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Sense in sociability? Social exclusion and persistent poverty in South Africa1

Michelle Adato, Michael Carter, Julian May

December 2004

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Recent theoretical work hypothesizes that a polarized society like South Africa will suffer a legacy of ineffective social capital and blocked pathways of upward mobility that leaves large numbers of people trapped in poverty. To explore these ideas, this paper employs a mix of quantitative and qualitative methods. Novel econometric analysis of asset dynamics over the 1993 to 1998 period identifies a dynamic asset poverty threshold that signals that large numbers of South African are indeed trapped without a pathway out of poverty. Qualitative analysis of the 1998 to 2001 confirms the continuation of this pattern of limited upward mobility and a low level poverty trap. In addition, the qualitative data permit a closer look at the specific role played by social capital and social relationships. While finding ample evidence of active social capital and networks, these are more helpful for non-poor households. For the poor, social capital at best help stabilize livelihoods at low levels and do little to promo te upward mobility. While there is thus some economic sense to sociability in South Africa, elimination of the polarized economic legacy of apartheid will ultimately require more proactive efforts to assure that households have access to a minimum bundle of assets and to the markets needed to effectively build on those assets over time.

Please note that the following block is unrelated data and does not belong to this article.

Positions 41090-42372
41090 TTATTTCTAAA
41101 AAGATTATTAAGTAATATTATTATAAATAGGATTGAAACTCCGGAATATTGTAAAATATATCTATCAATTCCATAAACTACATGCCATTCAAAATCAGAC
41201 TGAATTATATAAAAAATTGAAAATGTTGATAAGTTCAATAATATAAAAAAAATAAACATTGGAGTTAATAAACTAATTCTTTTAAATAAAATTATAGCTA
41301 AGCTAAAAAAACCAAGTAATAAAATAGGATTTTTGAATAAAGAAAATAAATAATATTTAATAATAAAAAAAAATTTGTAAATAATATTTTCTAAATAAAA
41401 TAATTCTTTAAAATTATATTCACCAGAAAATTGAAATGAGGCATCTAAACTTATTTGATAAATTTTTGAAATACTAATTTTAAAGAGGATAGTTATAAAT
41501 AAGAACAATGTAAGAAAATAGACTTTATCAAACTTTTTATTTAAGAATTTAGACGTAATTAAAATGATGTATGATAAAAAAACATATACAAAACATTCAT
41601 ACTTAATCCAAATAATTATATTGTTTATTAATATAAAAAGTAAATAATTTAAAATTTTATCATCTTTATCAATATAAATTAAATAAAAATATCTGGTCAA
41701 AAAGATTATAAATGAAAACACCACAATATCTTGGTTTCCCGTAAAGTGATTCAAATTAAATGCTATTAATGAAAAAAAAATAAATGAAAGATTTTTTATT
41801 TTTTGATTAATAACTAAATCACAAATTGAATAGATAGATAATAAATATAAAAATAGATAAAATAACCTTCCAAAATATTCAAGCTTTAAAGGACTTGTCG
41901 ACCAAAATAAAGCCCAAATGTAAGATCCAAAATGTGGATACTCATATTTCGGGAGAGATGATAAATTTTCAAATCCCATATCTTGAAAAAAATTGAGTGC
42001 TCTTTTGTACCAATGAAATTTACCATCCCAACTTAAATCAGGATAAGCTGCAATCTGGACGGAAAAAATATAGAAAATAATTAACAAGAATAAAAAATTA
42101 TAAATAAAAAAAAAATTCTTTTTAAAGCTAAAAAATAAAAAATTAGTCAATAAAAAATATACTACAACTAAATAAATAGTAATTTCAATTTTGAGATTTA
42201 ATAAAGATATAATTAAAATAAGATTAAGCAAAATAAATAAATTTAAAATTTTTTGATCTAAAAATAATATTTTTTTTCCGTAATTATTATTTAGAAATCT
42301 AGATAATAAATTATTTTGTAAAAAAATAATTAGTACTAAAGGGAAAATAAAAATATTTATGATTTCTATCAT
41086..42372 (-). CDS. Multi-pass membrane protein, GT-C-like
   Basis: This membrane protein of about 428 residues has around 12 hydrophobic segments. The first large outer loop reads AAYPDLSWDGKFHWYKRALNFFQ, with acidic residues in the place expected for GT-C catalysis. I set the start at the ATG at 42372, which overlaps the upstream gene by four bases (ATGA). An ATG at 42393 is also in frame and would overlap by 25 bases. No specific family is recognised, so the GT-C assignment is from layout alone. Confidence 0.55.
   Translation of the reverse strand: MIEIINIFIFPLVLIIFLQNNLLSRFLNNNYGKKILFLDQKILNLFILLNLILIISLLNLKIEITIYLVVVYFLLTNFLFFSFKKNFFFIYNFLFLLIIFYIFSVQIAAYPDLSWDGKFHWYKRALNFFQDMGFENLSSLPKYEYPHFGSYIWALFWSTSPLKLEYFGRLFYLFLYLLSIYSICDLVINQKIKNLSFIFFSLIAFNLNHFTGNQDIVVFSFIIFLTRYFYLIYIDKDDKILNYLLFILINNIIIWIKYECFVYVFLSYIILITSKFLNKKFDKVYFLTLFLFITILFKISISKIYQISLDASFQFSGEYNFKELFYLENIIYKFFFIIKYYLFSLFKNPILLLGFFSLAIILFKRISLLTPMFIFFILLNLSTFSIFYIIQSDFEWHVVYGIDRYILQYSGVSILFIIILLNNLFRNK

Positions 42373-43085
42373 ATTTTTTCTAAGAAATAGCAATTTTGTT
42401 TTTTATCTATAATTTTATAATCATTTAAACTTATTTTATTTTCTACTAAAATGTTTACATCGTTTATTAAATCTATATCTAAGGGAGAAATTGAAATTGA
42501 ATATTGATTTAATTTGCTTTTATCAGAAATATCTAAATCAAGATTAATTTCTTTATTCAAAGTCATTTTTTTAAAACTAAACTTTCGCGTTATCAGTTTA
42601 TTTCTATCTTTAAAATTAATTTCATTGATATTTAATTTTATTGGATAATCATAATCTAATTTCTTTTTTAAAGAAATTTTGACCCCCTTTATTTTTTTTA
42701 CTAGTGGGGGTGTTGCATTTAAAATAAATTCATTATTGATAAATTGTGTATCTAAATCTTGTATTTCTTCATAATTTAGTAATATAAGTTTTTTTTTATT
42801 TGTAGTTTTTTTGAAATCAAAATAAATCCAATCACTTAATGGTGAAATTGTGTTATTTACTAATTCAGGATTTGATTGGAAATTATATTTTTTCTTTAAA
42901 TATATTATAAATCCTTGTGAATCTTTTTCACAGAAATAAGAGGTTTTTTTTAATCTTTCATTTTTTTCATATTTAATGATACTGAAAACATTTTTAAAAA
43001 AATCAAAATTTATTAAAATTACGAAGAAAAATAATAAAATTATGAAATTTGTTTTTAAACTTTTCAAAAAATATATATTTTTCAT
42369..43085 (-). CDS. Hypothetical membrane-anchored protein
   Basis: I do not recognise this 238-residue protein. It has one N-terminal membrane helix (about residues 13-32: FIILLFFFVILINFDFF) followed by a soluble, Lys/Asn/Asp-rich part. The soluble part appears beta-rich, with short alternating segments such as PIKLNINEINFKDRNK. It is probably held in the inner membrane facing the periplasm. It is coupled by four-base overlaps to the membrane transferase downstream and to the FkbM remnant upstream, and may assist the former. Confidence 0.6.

1. Rethinking the Washington Consensus in Polarized Societies
To no one’s surprise, South Africa in the immediate post-apartheid period was characterized by high economic inequality and levels of poverty not usually found in an upper middle income country. In the Poverty and Inequality Report (PIR) prepared for then Deputy-President Thabo Mbeki, May et al (2001) capture this distributional reality most succinctly when they calculated that South Africa was economically two worlds: one, populated by black South Africans where the HDI was the equivalent to the HDI of Zimbabwe or Swaziland. The other, was the world of white South Africa in which the HDI rested comfortably between that of Israel and Italy.